Adam Afriyie

IPSA brings MPs into disrepute once again, without saving a penny or solving the problem

IPSA brings MPs into disrepute once again, without saving a penny or solving the problem
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IPSA’s proposed increase in MPs’ salary is another example of how it continues to undermine the standing of parliament whilst haemorrhaging taxpayers’ money on unnecessary backroom bureaucracy.

The weekend newspapers reported that the Independent Parliamentary Standards Authority (IPSA) is thinking about raising MPs’ salaries. Whatever your view on the right level of pay for MPs, IPSA has not only failed to tackle the long-term problems of cost and reputation, but has failed to remove the issue from the province of political parties and leaders, as intended.

The evidence is clear.  IPSA has created a system where more than 90 per cent of MPs are subsidising the work they do by paying for travel, accommodation, subsistence or office expenses which should be paid for by IPSA.

In my last survey I discovered that about 1 in 5 MPs are spending more than £20,000 a year of their own money to protect their reputations from the damage caused by IPSA’s ridiculously complicated and dangerous expenses machinery

After taking into account the time spent by MPs and their staff, it costs IPSA more than £10m a year to administrate the expenses of just 650 MPs — more than £6 million for IPSA’s day-to-day costs and a further £4 million for MPs and their staff members’ time. This is a massive amount of time and taxpayers' money that is unnecessarily taken away from constituents!

Yet, today, MPs and parliament continue to be held in very poor regard even though IPSA was supposed to be improving the standing of parliament with the public. For me, the worst outcome of IPSA’s mess is that it is creating a two-tier parliament where only those MPs with independent wealth – trust funds, inherited houses, wealthy spouses and unearned income – can afford to buy their way out of the system. Just check the claims of those on front-bench salaries or with independent means against the less well-off MPs and you’ll see the pattern immediately. Sadly those without the means cannot afford to protect their reputations. It simply cannot be right that IPSA has taken us back 100 years and at greater expense to the taxpayer than before.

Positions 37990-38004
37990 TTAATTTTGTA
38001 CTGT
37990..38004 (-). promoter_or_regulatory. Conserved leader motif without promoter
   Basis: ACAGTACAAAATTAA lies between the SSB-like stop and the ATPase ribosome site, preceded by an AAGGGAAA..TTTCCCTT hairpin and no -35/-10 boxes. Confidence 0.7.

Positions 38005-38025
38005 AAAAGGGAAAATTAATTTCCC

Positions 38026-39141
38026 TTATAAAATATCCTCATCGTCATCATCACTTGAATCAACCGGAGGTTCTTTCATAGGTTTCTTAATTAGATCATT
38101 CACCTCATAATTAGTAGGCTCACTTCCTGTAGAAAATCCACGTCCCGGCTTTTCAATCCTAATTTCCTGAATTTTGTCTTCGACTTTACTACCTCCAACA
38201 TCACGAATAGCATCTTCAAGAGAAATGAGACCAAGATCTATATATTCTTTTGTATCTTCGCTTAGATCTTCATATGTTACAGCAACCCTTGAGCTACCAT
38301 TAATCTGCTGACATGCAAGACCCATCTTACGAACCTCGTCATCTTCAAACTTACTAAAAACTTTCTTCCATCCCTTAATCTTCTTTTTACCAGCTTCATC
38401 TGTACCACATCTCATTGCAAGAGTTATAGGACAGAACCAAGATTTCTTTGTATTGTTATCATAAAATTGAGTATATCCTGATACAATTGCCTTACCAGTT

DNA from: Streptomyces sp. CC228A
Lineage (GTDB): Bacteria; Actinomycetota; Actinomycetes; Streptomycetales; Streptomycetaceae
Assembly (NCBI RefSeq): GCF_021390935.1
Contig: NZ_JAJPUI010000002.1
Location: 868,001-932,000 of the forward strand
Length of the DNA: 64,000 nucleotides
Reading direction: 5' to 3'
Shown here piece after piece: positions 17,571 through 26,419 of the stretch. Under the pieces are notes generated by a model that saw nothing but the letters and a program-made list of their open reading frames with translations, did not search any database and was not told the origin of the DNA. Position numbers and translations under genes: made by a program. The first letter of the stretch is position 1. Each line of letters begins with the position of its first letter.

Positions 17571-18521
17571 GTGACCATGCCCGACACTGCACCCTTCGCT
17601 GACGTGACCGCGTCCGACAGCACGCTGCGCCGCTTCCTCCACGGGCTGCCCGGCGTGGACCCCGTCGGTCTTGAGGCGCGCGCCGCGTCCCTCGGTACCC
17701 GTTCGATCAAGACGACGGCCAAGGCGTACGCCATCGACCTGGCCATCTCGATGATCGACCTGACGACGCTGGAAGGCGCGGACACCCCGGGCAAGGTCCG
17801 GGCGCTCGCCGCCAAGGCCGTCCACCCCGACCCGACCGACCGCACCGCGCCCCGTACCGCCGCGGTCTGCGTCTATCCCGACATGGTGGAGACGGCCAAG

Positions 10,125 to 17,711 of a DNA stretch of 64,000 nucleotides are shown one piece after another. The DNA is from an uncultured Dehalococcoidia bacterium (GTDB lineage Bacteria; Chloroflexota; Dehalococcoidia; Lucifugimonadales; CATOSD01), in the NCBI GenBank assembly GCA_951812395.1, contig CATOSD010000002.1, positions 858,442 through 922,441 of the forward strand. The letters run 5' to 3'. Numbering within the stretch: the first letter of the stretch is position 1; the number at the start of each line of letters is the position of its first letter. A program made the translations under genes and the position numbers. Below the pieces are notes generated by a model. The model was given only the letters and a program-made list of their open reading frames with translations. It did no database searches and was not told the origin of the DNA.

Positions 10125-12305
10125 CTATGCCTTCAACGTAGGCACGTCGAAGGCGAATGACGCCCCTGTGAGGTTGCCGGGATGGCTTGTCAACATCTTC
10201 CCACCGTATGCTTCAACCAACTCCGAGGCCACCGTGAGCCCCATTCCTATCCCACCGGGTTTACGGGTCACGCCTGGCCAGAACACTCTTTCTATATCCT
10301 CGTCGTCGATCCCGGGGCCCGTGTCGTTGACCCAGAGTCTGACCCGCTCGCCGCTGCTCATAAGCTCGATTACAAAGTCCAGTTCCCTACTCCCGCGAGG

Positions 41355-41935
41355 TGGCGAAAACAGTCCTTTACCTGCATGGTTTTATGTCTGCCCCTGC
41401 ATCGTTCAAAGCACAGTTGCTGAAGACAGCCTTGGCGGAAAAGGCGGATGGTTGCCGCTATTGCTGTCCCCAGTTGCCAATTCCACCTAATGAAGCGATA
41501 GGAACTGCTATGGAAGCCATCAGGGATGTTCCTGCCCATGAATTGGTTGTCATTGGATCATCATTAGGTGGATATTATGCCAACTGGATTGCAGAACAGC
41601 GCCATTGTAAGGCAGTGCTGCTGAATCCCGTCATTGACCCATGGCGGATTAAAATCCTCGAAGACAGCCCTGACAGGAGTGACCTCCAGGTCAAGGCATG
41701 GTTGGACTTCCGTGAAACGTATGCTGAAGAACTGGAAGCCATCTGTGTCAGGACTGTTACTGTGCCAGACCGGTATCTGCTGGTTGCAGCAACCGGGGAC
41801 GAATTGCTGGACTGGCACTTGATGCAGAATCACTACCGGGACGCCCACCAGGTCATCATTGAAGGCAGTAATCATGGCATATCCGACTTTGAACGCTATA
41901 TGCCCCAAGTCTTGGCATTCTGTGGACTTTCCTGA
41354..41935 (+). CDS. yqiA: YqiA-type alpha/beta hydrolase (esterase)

The Commons is gradually becoming the preserve of the rich. As an MP who grew up in poverty in South London, I know the value of a culturally rich and diverse parliament. We need a range of voices, views and experiences to inform the country’s legislation. That’s the strength of a democracy. You shouldn’t have to be wealthy to become an MP, but this is the direction of travel and the evidence is clear.

The proposed increase in MPs’ salary will not stop this unfairness. The injustice is endemic not because MPs aren’t paid enough, but because MPs are put-off and reluctant to claim expense for legitimate costs. Rather than helping MPs with the cost of doing their work, this proposed salary increase will turn MPs into scapegoats and hide away the fact that they are subsidising their work form their own pockets.

Instead of raising MPs’ pay, we need root-and-branch reform of the IPSA system. Some time ago I presented a Bill to parliament that would have maintained IPSA’s independence to set rates, saved the taxpayer tens of millions over a five year parliament and given an MP’s time back their constituents.  It even made MPs’ pay and costs completely transparent.  Sadly, in 2010 the political leaders did not feel able to back it and we are now where we are – as predicted.

IPSA is a bureaucratic mess that is ripe for restructuring. Most MPs agree, and in truth most of the media and those who know how it really works tend to agree as well. Giving MPs a raise in their pay packet is not only a short-term sticking plaster for much deeper wound, but it vilifies MPs when the real elephant in the room is IPSA itself.

Creating a Westminster where anyone can become a politician – regardless of how much they are worth – is surely the goal. My Bill could easily be resurrected and passed within a matter of weeks.  This would solve the problem for good, but it would take political courage and leadership over posturing.